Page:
Not the best time to be an ad agency, especially an agency that works with P&G. I’m guessing a lot of executives lost some sleep this weekend tossing and turning. There are many people in the ad industry who have exactly one account: P&G, and if that revenue vanishes, so does their job.
Chairman-CEO David Taylor said in an investor presentation that the company plans to reduce such spending by $400 million through the fiscal year ending June 30, 2021. That comes after a combined $750 million in such savings over the past three fiscal years. ….
The process has involved cutting the number of agencies that P&G works with by 60 percent since fiscal 2015, but Taylor said the company will cut further, reducing them by 80 percent from the original base. P&G also is also changing how it works with agencies, he said, with more “open sourcing” of project work instead of solely relying on agencies of record. So agencies should get ready to start bidding more.
While P&G historically has spent a large portion of its agency fees on fixed retainers, says spokeswoman Tressie Rose, “Moving forward, we intend to take a more balanced approach between fixed retainers for a portion of the work, and project-based fees for other work. Open sourcing in this context means we will look both at our existing agency partner who is on retainer in addition to other agencies on our roster for the project-based assignments to determine the best quality, capability and value for each project. If a crowd-sourcing platform makes sense, we would consider this, but our first step will be to look at our roster agencies.”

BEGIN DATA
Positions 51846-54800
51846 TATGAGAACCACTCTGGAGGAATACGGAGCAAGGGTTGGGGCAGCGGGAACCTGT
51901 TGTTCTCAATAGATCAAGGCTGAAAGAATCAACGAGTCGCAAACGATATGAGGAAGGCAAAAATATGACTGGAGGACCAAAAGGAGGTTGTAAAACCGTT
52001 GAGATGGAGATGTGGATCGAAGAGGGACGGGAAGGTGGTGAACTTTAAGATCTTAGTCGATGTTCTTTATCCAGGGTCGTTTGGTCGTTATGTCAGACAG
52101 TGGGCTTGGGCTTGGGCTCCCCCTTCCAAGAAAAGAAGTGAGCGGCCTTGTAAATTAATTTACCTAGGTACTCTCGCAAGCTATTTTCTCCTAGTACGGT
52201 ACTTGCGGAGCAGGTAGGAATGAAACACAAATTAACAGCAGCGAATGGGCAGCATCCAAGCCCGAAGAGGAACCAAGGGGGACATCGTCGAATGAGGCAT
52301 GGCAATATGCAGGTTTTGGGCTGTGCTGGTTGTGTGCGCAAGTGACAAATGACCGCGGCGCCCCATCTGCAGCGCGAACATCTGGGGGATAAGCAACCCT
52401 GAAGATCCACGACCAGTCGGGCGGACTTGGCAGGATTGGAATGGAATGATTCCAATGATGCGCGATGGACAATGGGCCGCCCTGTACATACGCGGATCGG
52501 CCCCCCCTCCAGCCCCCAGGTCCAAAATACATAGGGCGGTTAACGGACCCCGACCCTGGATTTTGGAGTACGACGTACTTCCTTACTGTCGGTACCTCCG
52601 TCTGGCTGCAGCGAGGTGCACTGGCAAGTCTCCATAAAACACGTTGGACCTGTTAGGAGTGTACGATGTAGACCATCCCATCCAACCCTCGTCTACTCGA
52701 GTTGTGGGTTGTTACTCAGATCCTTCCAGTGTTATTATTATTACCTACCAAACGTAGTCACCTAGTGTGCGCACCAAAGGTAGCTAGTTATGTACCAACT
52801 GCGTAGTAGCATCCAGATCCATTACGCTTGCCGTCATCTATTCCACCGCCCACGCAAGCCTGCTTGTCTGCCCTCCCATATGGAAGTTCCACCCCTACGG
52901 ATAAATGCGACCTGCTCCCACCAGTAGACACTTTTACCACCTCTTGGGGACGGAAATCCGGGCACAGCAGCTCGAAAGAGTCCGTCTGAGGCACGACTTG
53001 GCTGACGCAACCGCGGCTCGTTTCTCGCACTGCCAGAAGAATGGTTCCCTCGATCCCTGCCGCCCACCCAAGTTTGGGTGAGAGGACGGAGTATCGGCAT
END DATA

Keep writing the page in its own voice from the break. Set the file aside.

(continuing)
(click here to continue reading P&G to Cut Another $400 Million in Agency, Production Costs | CMO Strategy – AdAge.)
and of course, P&G is only one such corporation slicing back on marketing budgets…
P&G isn’t the only giant packaged-goods marketer squeezing agency and ad-production costs. Unilever, the number-two global ad spender, also has been cutting agencies, their fees and production costs in recent years, in part by reducing the number of traditional ads it makes and by bringing more work into in-house studios.
Unilever will keep up cutting, Chief Financial Officer Graeme Pitkethly said in a speech to the same CAGNY conference on Thursday. Overall, around $2.5 billion of the $7.5 billion Unilever plans in cost savings by 2019 will come from a combination of marketing and overhead reductions (such as thinning the internal management ranks), Pitkethly said.